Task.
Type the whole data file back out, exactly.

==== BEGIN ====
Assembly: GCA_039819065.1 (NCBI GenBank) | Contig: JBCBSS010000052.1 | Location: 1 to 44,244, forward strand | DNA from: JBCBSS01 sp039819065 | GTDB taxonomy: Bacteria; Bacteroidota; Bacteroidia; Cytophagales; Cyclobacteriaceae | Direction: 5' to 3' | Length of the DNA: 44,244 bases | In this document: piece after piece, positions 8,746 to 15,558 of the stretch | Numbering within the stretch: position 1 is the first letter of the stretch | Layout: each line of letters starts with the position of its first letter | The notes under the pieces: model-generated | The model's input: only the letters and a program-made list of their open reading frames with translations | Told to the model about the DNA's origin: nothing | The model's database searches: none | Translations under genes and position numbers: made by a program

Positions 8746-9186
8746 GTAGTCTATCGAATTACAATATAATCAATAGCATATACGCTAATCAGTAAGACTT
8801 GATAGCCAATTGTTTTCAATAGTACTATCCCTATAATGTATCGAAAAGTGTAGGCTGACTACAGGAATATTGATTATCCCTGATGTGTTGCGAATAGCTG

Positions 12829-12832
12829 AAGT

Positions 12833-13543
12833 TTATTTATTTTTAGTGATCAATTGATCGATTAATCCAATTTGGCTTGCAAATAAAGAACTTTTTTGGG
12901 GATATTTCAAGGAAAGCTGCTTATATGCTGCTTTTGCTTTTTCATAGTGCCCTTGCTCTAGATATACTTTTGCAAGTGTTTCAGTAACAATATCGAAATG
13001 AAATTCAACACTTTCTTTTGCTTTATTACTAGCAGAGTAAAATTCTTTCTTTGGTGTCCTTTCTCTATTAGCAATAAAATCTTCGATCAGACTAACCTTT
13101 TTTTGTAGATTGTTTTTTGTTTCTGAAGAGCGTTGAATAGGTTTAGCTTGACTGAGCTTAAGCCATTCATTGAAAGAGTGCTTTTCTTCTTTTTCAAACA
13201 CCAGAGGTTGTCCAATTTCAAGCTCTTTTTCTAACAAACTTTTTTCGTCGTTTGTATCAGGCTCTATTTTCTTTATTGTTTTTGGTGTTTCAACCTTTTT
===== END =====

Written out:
Assembly: GCA_039819065.1 (NCBI GenBank) | Contig: JBCBSS010000052.1 | Location: 1 to 44,244, forward strand | DNA from: JBCBSS01 sp039819065 | GTDB taxonomy: Bacteria; Bacteroidota; Bacteroidia; Cytophagales; Cyclobacteriaceae | Direction: 5' to 3' | Length of the DNA: 44,244 bases | In this document: piece after piece, positions 8,746 to 15,558 of the stretch | Numbering within the stretch: position 1 is the first letter of the stretch | Layout: each line of letters starts with the position of its first letter | The notes under the pieces: model-generated | The model's input: only the letters and a program-made list of their open reading frames with translations | Told to the model about the DNA's origin: nothing | The model's database searches: none | Translations under genes and position numbers: made by a program

Positions 8746-9186
8746 GTAGTCTATCGAATTACAATATAATCAATAGCATATACGCTAATCAGTAAGACTT
8801 GATAGCCAATTGTTTTCAATAGTACTATCCCTATAATGTATCGAAAAGTGTAGGCTGACTACAGGAATATTGATTATCCCTGATGTGTTGCGAATAGCTG

Positions 12829-12832
12829 AAGT

Positions 12833-13543
12833 TTATTTATTTTTAGTGATCAATTGATCGATTAATCCAATTTGGCTTGCAAATAAAGAACTTTTTTGGG
12901 GATATTTCAAGGAAAGCTGCTTATATGCTGCTTTTGCTTTTTCATAGTGCCCTTGCTCTAGATATACTTTTGCAAGTGTTTCAGTAACAATATCGAAATG
13001 AAATTCAACACTTTCTTTTGCTTTATTACTAGCAGAGTAAAATTCTTTCTTTGGTGTCCTTTCTCTATTAGCAATAAAATCTTCGATCAGACTAACCTTT
13101 TTTTGTAGATTGTTTTTTGTTTCTGAAGAGCGTTGAATAGGTTTAGCTTGACTGAGCTTAAGCCATTCATTGAAAGAGTGCTTTTCTTCTTTTTCAAACA
13201 CCAGAGGTTGTCCAATTTCAAGCTCTTTTTCTAACAAACTTTTTTCGTCGTTTGTATCAGGCTCTATTTTCTTTATTGTTTTTGGTGTTTCAACCTTTTT